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Create Rules

Rules can do many things: You can retrieve images from a database, perform math, edit text, perform logic, create lists, create variables or implement functions. Rules implement business logic for the execution and managing of data.

Use the visual rules editor within your application to create business logic for your application. The editor uses the Google Blockly visual code editor, which is easy to understand when creating native script code. See Google Blockly Demos to familiarize yourself with Google Blockly.

You must have a valid Mobile Development Kit project with existing pages.

The following steps describe how to create a rule visually within your Mobile Development Kit application:

  1. Right-click the Rules folder and select MDK: New Rule
  2. Provide a rule name and select Finish to complete.
  3. The Rule Editor displays.

For complex rule logic, it is recommended to write rules directly in JavaScript.

Rule Editor

The Rule Editor allows you to create a visual representation of your business logic which generates JavaScript code.

Use the blocks to create a rule that enforces business logic (do something), create a navigation path, compute field values based on the following categories:

  • Logic – if, Boolean
  • Loops – do something for a certain count
  • Math – simple to advanced math
  • Lists – create list, get a list item
  • Variables – create and alter variables
  • Functions – create functions for reusability
  • Text – simple to advanced text manipulation
  • Library – contains randomize block
  • System – manipulation of data and time
  • Client APIs – can query application state and data
  • Predefined – where predefined rules are stored

See Customizing Advanced Rules for more details.

When saving your rule, there are two files associated with each rule. One has the extension .rule and the other has a rule.js extension. The .rule file is the visual representation of the code while the rule.js contains the JavaScript code. If you edit the rule.js file, the visual representation, .rule content does not change. However, if you change your rule within the .rule file, you overwrite the rule.js file.

Create a Simple Rule

This validation rule determines if an editable field is blank when you try to save it. It returns True or False depending on the content of the field. This example displays a message to the user so that it can be fixed. Message actions are not always required.


You have opened the MDK Rule Editor from Create Rules.


  1. Select the Functions from the left column of the rule editor and select the if [puzzle piece] return [puzzle piece]. Drag this piece into the editor.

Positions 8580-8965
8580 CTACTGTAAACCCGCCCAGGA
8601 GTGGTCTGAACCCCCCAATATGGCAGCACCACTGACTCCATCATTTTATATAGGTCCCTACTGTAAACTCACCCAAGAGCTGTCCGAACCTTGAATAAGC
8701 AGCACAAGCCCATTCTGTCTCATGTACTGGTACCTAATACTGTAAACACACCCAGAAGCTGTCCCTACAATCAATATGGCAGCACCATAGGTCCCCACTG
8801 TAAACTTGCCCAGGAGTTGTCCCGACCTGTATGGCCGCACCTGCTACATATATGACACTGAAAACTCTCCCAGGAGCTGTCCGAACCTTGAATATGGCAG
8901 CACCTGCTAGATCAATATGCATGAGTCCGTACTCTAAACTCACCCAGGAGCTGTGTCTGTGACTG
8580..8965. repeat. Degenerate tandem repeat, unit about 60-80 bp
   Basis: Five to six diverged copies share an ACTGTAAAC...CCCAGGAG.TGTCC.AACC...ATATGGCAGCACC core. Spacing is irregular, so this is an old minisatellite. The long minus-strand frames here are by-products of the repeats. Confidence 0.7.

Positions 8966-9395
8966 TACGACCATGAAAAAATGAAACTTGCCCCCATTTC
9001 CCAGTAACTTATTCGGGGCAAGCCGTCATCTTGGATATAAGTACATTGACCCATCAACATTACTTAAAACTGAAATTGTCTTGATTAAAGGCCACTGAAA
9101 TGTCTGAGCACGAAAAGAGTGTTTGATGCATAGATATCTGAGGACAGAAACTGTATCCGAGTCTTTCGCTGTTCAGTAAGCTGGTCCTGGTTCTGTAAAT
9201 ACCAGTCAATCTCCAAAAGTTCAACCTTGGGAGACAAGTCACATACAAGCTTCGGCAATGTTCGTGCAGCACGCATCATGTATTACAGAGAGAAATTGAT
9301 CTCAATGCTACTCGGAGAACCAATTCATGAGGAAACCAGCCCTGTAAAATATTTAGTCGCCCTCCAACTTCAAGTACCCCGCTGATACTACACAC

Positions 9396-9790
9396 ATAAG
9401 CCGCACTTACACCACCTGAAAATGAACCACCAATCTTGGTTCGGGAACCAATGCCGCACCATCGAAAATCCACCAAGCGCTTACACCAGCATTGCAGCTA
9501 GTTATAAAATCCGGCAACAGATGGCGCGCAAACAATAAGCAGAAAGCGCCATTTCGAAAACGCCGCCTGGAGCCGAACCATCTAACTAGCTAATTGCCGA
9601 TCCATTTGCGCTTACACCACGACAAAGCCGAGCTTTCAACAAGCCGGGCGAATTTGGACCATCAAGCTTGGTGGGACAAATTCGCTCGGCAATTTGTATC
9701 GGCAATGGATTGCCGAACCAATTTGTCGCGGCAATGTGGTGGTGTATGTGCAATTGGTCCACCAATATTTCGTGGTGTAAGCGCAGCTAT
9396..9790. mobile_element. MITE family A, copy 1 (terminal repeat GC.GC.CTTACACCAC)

2. Fill in the first empty puzzle piece to determine what you are comparing:

    • Navigate to the Client APIs menu on the left side of the editor. Use the puzzle piece that says clientAPI.binding and drag it into the first empty puzzle piece.
    • There is a pull-down menu next to the word binding, select evaluateTargetPath. Tell the target path where to go by selecting the Object Browser from Client APIs and navigate to the field to verify if it is blank.
    • On the Object Browser page, change OData Collections to UI Properties and search for the field that is being validated on the edit page.
    • Double-click the field so that the expression is entered in the box on the bottom of the page and select OK.
  3. The evaluateTargetPath returns True if there is content in that field or False if it is blank. Go to the Boolean section and drag the True puzzle piece on the same line as the evaluateTargetPath and False on the next line.

  4. Warn the user that the field is empty by creating a message action. Right-click on the Actions folder and select MDK: New Action.

  5. On the Template Section page, choose Message Action and select Next.

  6. On the new page, provide a name for the action. The type is Message because you must do something. In this case, go back and fix the problem so the entity can be saved. Provide a friendly message and a title, and OK in the OKCaption field. Select Finish to complete.

  7. Add the rule and the warning message to the affected page. Find the Update action for the page we edited under the Actions folder. This page contains the action that saves the data, select that action.

  8. Navigate to Common Action Properties and find Validation Rule. Select the Object Browser icon on the far right and select the rule that was recently created. Select OK.

  9. Find the failure action that is recently created using the object browser for Validation Failure Action. Select OK to finish.

  10. Don't forget to save your project and test your rule!

For advanced usage of rules, see Customizing with Advanced Rules

For use of built-in NativeScript modules, see NativeScript Framework Modules

Last update: January 17, 2023